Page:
Since this intriguing discovery, neuroscientists have been trying to understand how the brain combines visual, touch and position information to create the feeling of body ownership, or in another words, the awareness that our body parts belong to ourselves. A new study led by Anna Berti’s team at the University of Turin now shows that the embodiment of an alien limb, like someone else’s hand, can be so deeply rooted in our neural circuits that it affects motor control.

When we try to perform a different motor task with each hand at the same time, let's say drawing a circle with one hand and a straight line with the other, both hands somehow get it wrong. In this circle-line example, we would end up with two oval doodles, because one hand’s task interfered with the other. This is called ‘bimanual coupling’ effect, and it happens because our brains find it hard to cope with different motor directives simultaneously (it is possible, but it requires a lot of practice).

Berti and colleagues explored this idea to ask whether believing that an alien hand doing something is our own (in this case, it was the researcher’s hand), could affect how our own real hand performs a task. So they asked volunteers to draw lines and circles in different experimental set ups. As expected, when healthy subjects watched an alien hand draw circles, they could draw straight lines with their own hand as well as if the alien hand wasn’t there because they knew it didn’t belong to them.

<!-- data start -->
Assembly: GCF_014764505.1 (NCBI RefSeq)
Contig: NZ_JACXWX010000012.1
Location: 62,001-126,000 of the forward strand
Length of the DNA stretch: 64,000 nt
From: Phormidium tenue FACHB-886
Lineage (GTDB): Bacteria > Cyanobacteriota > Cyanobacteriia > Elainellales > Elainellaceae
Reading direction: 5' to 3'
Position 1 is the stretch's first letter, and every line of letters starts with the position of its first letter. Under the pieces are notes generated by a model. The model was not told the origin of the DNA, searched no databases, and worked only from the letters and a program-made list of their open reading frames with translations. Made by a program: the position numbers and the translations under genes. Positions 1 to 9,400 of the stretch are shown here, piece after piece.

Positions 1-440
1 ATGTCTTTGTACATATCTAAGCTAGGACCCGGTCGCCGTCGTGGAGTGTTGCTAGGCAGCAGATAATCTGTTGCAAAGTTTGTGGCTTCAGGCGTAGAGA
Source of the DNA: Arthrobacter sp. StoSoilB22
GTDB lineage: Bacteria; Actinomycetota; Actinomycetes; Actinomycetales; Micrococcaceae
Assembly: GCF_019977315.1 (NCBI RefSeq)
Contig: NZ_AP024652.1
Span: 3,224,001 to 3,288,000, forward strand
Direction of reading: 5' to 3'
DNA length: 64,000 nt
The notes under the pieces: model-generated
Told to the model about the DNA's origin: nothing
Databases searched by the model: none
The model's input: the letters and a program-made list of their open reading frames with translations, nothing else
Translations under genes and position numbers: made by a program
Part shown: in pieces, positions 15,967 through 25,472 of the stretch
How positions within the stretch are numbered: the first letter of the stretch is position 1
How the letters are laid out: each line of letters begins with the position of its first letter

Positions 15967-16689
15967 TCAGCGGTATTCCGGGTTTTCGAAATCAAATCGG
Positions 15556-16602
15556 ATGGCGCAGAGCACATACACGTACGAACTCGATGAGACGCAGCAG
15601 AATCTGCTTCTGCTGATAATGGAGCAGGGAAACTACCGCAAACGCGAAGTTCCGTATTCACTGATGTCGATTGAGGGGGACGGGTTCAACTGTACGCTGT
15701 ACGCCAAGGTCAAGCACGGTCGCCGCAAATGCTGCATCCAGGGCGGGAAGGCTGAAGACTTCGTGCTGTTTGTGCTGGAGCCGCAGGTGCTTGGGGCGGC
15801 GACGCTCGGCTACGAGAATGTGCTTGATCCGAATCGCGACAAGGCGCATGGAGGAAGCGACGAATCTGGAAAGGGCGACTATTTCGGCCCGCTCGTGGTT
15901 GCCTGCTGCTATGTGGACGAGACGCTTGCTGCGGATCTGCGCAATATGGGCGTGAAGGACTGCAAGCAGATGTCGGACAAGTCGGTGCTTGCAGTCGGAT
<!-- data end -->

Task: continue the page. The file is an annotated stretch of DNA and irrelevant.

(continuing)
What happens to people who are convinced the alien hand is their own? To answer this question, Berti’s team tested brain-damaged people with the left side of their body paralysed and who also suffered from asomatoagnosia. Patients with this rare condition can deny, forget, ignore or misperceive their paralysed limbs. The patients in this study were convinced that the alien hand drawing circles was their own, as if they had a spontaneous rubber hand illusion, and this interfered with their motor control- they couldn’t draw a straight line with their healthy hand. These patients’ brains fully integrated the alien hand into their sensory and motor neural circuits.

As weird as it may sound, our body self-awareness is a mental representation created by the brain, which can be tricked so convincingly that someone else’s hand, or even a rubber hand, can completely replace our own.

Garbarini F., Pia L., Piedimonte A., Rabuffetti M., Gindri P. & Berti A. (2013). Embodiment of an alien hand interferes with intact-hand movements, Current Biology, 23 (2) R57-R58. DOI:

This article was published in Lab Times on 2-03-2013. You can read it here